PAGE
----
USDA Rejects Vegetarian Company's Offer to Provide Disaster Aid


The Atlantic Natural Foods company was rejected from the Department of Agriculture’s “approved” food list when it tried to join hurricane relief efforts and was told the process would take up to four years to complete.

ANF, based in Nashville, North Carolina is the largest manufacturer of shelf-stable plant based proteins in the U.S. and company leaders say they’re frustrated with government regulations restricting small businesses and benefiting big business.

 When Hurricane Irma hit, ANF sent its own food truck to Florida and handed out goods to more than 20,000 victims and families. Company officials decided they wanted to do more by joining the USDA food relief efforts, so the company worked through the North Carolina Chamber of Commerce to connect with the Federal Emergency Management Agency and was told to contact the USDA directly.

Emergency Aid

 

The chamber received a phone call from the USDA saying ANF was rejected and had to “get on the list,” J. Douglas Hines, chairman of ANF, told Bloomberg Government.

 “I do appreciate an agency working but in times of need America needs exceptions in policy that allow us to provide products as a country and individuals,” Hines says, explaining he was more disappointed in the process than the agency itself.

 USDA’s Food and Nutrition Service administers the Emergency Food Aid Assistance Program, which buys food, including processing and packaging, and ships it to the states in need. States provide the food to local agencies they have selected, usually food banks, which in turn, distribute the food to facilities that directly serve the public.

To win USDA approval, the process is to get the agency to request that you present your products for consideration, Hines says. It will consider based on need and “need is determined by those in D.C. at the agency.” If the USDA determines a product is not needed then the agency will not pursue it.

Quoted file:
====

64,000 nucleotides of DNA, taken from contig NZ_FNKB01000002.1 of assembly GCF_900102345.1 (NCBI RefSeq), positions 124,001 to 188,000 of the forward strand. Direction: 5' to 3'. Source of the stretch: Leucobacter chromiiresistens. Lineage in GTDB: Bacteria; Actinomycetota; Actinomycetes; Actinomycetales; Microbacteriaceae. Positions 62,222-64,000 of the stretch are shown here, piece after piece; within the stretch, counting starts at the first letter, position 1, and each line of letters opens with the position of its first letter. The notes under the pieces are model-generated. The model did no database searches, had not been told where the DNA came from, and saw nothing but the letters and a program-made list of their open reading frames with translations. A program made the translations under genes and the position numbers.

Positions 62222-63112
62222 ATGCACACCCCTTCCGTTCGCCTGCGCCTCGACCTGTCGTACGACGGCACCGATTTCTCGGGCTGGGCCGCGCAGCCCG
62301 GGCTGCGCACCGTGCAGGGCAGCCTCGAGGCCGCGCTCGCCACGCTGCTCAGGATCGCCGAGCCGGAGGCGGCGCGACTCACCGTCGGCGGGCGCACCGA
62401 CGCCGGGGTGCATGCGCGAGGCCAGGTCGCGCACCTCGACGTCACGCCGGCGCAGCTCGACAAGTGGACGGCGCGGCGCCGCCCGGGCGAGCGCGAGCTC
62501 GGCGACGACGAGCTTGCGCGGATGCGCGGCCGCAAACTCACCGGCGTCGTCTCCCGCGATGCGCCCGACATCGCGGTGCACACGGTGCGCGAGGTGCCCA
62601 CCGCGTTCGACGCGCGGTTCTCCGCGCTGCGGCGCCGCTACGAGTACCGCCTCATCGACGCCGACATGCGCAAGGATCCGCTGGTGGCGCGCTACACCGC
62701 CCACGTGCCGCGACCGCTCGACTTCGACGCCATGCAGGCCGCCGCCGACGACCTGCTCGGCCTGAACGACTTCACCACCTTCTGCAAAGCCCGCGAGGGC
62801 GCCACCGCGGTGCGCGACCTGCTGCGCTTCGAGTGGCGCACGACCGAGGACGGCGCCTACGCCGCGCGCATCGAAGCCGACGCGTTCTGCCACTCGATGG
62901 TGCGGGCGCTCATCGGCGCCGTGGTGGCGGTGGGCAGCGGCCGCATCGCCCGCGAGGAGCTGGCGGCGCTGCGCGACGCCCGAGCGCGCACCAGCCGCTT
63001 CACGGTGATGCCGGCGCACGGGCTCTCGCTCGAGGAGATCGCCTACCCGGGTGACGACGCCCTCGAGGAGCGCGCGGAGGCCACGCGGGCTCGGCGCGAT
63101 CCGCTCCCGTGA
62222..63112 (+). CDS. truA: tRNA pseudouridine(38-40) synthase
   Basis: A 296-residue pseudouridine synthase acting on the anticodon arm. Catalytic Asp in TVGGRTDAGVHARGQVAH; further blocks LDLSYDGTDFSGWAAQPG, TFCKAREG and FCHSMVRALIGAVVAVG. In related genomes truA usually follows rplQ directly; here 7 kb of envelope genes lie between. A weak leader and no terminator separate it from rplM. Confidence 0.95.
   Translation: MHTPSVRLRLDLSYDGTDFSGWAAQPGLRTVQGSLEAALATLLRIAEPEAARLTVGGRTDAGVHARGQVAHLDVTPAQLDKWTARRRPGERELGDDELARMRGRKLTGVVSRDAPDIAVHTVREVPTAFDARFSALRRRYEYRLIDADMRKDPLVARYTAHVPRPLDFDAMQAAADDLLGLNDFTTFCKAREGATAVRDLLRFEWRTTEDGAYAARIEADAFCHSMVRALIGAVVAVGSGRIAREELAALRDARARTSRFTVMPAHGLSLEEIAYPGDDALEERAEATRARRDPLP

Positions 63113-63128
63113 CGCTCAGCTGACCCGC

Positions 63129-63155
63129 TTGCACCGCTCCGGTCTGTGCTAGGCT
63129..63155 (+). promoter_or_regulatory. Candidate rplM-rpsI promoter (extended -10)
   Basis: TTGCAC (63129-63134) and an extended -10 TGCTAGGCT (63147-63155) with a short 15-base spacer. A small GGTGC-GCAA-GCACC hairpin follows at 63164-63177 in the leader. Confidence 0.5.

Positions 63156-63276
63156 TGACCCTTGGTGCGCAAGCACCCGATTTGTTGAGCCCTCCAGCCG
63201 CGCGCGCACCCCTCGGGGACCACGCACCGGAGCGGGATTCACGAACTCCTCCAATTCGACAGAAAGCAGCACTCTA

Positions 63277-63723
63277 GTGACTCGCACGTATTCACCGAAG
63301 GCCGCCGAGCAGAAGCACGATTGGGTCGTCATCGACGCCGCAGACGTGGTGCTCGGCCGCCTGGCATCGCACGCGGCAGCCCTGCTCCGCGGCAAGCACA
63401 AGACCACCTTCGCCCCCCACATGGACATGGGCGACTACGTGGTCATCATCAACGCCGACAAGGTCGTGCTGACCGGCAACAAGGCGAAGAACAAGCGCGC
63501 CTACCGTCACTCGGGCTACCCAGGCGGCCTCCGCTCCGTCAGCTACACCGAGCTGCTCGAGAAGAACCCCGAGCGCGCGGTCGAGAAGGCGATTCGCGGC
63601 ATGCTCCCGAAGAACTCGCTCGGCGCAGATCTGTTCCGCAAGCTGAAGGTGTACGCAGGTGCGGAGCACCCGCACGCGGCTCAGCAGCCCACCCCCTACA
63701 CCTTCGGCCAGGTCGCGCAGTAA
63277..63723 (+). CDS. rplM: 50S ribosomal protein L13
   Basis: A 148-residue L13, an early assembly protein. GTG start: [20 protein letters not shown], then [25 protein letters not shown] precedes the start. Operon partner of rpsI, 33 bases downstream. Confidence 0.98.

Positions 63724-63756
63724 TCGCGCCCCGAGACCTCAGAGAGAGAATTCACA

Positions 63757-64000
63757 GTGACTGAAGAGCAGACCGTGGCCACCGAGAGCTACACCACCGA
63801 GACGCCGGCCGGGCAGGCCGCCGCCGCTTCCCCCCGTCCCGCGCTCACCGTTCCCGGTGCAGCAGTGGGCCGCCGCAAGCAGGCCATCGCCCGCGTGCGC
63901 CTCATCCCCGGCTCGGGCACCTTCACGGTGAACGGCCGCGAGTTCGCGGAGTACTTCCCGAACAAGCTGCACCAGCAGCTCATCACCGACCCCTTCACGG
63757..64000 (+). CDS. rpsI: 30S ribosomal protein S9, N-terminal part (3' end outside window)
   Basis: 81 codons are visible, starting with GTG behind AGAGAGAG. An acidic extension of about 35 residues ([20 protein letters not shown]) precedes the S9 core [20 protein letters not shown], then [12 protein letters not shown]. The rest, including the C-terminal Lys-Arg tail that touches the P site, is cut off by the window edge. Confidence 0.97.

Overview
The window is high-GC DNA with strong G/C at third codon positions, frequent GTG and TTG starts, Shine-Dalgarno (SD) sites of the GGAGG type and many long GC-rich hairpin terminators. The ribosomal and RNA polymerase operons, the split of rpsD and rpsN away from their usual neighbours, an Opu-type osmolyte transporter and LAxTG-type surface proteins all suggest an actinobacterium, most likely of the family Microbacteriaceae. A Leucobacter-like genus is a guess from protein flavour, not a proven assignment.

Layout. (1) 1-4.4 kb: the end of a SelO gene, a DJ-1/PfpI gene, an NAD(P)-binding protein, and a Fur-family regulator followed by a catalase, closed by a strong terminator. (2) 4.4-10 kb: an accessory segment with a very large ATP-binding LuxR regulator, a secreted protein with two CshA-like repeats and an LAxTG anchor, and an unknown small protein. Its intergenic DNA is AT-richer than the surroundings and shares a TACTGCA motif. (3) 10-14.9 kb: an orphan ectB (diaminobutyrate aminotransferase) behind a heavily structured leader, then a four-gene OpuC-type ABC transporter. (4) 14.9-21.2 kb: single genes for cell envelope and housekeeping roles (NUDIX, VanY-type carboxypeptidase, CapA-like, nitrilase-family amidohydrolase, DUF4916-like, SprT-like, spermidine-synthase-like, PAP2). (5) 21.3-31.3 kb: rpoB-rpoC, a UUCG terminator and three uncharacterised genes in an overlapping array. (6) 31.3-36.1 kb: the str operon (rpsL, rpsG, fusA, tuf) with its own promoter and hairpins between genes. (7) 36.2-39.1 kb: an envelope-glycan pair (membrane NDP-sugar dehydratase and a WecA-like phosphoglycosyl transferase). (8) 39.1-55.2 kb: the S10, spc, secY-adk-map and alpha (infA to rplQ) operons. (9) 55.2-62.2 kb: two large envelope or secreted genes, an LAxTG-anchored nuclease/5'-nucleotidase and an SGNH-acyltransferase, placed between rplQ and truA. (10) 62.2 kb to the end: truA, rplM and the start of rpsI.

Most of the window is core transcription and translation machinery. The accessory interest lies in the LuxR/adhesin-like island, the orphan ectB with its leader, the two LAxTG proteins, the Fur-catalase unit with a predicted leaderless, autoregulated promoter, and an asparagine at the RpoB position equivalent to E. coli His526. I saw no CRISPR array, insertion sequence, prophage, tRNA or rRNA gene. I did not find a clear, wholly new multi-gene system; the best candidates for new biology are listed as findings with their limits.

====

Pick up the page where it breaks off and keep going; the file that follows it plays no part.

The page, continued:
“It does not lend itself to a small or medium sized company, but is built for the larger companies and those that are part of the current USDA inspection program, primarily fresh and frozen animal proteins,” he says.

 Hines will be in Washington next week and during his visit he plans to meet with members of Congress and try to persuade them that small businesses need more support. If ANF was part of the USDA inspection program, Hines says he would be able to add more than 80 jobs in three years and double the amount of workers.

Hines announced ANF will be consolidating two of its facilities in November 2017 in order to reduce operational costs through increased efficiencies and will “build back over time.” 

 “We have to address the fact vegetarian products should be part of feeding programs,” he says. “Owning a small business has never been easy, but it is disappointing to experience the uphill battle against stifling government processes.”